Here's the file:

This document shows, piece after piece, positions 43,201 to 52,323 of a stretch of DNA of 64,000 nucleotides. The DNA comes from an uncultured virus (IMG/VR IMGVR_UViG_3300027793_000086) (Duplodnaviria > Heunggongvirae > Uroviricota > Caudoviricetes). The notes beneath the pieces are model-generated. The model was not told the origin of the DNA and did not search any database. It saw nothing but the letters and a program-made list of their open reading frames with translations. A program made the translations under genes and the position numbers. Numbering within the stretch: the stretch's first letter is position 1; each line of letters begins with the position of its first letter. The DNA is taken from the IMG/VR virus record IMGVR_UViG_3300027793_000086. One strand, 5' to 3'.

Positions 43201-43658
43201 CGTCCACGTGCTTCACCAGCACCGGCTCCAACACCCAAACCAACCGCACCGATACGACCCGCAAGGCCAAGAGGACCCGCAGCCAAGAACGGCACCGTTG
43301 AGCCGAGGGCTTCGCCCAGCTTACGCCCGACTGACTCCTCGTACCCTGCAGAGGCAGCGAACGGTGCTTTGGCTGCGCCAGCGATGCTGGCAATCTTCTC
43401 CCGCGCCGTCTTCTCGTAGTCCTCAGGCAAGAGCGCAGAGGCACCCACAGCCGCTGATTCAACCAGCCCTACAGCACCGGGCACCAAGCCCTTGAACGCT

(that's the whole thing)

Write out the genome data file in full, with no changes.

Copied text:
This document shows, piece after piece, positions 43,201 to 52,323 of a stretch of DNA of 64,000 nucleotides. The DNA comes from an uncultured virus (IMG/VR IMGVR_UViG_3300027793_000086) (Duplodnaviria > Heunggongvirae > Uroviricota > Caudoviricetes). The notes beneath the pieces are model-generated. The model was not told the origin of the DNA and did not search any database. It saw nothing but the letters and a program-made list of their open reading frames with translations. A program made the translations under genes and the position numbers. Numbering within the stretch: the stretch's first letter is position 1; each line of letters begins with the position of its first letter. The DNA is taken from the IMG/VR virus record IMGVR_UViG_3300027793_000086. One strand, 5' to 3'.

Positions 43201-43658
43201 CGTCCACGTGCTTCACCAGCACCGGCTCCAACACCCAAACCAACCGCACCGATACGACCCGCAAGGCCAAGAGGACCCGCAGCCAAGAACGGCACCGTTG
43301 AGCCGAGGGCTTCGCCCAGCTTACGCCCGACTGACTCCTCGTACCCTGCAGAGGCAGCGAACGGTGCTTTGGCTGCGCCAGCGATGCTGGCAATCTTCTC
43401 CCGCGCCGTCTTCTCGTAGTCCTCAGGCAAGAGCGCAGAGGCACCCACAGCCGCTGATTCAACCAGCCCTACAGCACCGGGCACCAAGCCCTTGAACGCT